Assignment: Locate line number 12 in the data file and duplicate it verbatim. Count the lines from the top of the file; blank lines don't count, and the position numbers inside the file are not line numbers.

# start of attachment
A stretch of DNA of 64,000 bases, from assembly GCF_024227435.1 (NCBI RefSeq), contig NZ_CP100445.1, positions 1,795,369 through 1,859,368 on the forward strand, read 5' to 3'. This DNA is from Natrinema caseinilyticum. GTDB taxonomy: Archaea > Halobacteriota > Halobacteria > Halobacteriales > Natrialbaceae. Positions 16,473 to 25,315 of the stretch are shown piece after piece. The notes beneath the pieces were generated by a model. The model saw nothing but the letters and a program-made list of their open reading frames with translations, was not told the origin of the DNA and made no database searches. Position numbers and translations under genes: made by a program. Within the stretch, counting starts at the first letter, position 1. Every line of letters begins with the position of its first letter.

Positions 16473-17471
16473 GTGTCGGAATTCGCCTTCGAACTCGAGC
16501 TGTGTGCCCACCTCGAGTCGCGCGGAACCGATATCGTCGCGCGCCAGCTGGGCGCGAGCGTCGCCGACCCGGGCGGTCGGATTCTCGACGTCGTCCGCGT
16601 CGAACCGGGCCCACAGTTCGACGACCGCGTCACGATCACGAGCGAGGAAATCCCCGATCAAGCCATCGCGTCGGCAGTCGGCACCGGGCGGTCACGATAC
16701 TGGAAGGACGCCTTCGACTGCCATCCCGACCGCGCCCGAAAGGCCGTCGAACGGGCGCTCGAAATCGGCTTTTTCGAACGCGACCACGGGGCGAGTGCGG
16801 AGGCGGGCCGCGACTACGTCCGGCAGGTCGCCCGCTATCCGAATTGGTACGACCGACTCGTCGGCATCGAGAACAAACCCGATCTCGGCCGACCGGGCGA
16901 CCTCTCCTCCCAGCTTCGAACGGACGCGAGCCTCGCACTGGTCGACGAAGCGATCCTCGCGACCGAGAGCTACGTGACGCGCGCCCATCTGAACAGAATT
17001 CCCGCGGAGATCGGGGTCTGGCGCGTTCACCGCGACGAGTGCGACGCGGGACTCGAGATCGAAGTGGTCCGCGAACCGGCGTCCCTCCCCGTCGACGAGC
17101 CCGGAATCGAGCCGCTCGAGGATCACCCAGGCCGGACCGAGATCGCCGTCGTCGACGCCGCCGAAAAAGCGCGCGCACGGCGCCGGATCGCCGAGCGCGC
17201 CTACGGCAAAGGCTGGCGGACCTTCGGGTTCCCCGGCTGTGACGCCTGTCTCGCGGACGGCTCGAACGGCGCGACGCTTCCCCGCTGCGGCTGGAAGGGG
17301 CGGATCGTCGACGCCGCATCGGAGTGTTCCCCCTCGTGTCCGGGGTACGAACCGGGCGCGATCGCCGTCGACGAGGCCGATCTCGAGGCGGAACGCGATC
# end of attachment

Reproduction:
17301 CGGATCGTCGACGCCGCATCGGAGTGTTCCCCCTCGTGTCCGGGGTACGAACCGGGCGCGATCGCCGTCGACGAGGCCGATCTCGAGGCGGAACGCGATC